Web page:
Saying Yes to the Universe

Parashat Bereshit 5779

Meir Sendor

“After the holidays – אחרי החגים” is a common expression you hear from Rosh HaShanah to the end of Sukkot – that most business and practical affairs are deferred until the long series of holidays are completed. We looked up in the sky yesterday and saw dozens and dozens of spotted eagles circling in kettles over our mountain, riding the thermals south on their annual fall migration. Well, it’s after the holidays and all God’s creatures are on the move.

Appropriate to getting back into action, this week’s parashah features the majestic and dynamic Torah account of Creation. While some religions are world-denying, regarding the world as an illusion to be seen through, Torah is very much world-affirming, regarding Creation as a sacred divine process and field of divine revelation. This difference impacts spiritual goals as well. For world-denying religions the state of ultimate enlightenment is characterized in part by a realization of vast emptiness, no-self. In Judaism that realization is an important but transitional passage of consciousness through self-effacement on the way towards receiving the infinite, absolute affirmation of the singularity of reality: “Holy, holy, holy is the Lord of Hosts, all-world-filling is His Glory (Is. 6:3).” For consciousness, pushing away and negating being is relatively easy, it’s of its nature, as Sartre notes in Being and Nothingness. Absolute yes is the ultimate challenge. Saying yes to the universe is good practice on the way to learning to discovering yes beyond the universe: “Blessed is the glory of HaShem from His place (Ez. 3:12).”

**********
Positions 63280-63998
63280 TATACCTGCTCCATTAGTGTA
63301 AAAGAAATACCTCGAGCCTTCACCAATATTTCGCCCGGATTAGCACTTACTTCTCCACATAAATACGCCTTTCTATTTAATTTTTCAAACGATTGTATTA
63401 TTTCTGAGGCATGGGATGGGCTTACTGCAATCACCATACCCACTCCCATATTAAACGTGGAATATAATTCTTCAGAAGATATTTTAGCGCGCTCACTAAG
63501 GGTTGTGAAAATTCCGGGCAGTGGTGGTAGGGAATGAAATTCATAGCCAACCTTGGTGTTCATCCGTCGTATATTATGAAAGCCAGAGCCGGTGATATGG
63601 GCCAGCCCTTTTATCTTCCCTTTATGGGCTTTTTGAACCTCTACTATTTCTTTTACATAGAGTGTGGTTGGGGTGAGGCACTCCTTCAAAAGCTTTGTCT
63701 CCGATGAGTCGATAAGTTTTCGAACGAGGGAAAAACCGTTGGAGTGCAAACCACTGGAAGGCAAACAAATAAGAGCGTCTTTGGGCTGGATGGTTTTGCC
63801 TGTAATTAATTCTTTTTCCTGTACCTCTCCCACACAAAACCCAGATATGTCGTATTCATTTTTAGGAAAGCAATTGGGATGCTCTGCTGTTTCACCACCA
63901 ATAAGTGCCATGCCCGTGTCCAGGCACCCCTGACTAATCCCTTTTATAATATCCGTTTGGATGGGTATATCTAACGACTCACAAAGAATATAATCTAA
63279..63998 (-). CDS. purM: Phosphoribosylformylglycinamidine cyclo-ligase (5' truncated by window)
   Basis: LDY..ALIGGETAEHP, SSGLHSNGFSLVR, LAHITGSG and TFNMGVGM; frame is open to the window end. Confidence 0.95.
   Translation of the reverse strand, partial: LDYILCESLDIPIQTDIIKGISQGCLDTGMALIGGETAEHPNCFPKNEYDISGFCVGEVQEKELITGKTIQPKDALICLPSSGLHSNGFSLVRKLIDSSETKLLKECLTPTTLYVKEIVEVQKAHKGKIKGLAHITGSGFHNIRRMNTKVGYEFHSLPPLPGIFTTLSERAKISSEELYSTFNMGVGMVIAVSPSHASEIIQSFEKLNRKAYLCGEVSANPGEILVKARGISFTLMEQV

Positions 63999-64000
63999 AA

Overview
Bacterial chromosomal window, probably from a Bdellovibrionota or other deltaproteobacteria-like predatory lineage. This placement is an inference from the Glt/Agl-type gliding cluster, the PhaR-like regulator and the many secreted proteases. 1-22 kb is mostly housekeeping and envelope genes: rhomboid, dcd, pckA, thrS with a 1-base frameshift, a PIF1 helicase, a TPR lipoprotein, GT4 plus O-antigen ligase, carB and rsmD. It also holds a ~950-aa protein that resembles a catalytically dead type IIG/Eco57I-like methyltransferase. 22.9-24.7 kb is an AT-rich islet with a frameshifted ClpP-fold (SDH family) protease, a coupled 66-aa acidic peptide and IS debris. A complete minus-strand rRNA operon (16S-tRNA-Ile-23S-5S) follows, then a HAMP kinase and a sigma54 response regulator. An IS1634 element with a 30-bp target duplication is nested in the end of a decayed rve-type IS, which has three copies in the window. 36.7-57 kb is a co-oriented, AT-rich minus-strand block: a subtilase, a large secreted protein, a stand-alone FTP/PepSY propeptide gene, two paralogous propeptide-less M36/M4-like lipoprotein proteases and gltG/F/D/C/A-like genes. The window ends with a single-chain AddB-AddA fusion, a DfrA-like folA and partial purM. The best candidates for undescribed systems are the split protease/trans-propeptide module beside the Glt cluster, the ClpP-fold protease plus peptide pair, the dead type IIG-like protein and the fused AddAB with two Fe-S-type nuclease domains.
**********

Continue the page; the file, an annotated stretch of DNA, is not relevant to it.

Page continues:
Maimonides, in Yesodei HaTorah exclaims:

What is the way to the love of Him and the fear of Him? When a person contemplates His works and creatures, wondrous and great, and sees from them His wisdom that is without compare and without limit, he will immediately love and praise and glorify and long with a great longing to know the Great Name… And when he considers these very things he will recoil and fear and know that he is a small creature, lowly and benighted, standing with shallow and meager mind before the Perfect Mind. (Mishneh Torah, Yesodei HaTorah 2:2)

For Maimonides, love of God is a mitzvah that is not only emotional but cognitive. He says later, at the end of Hilkhot Teshuvah: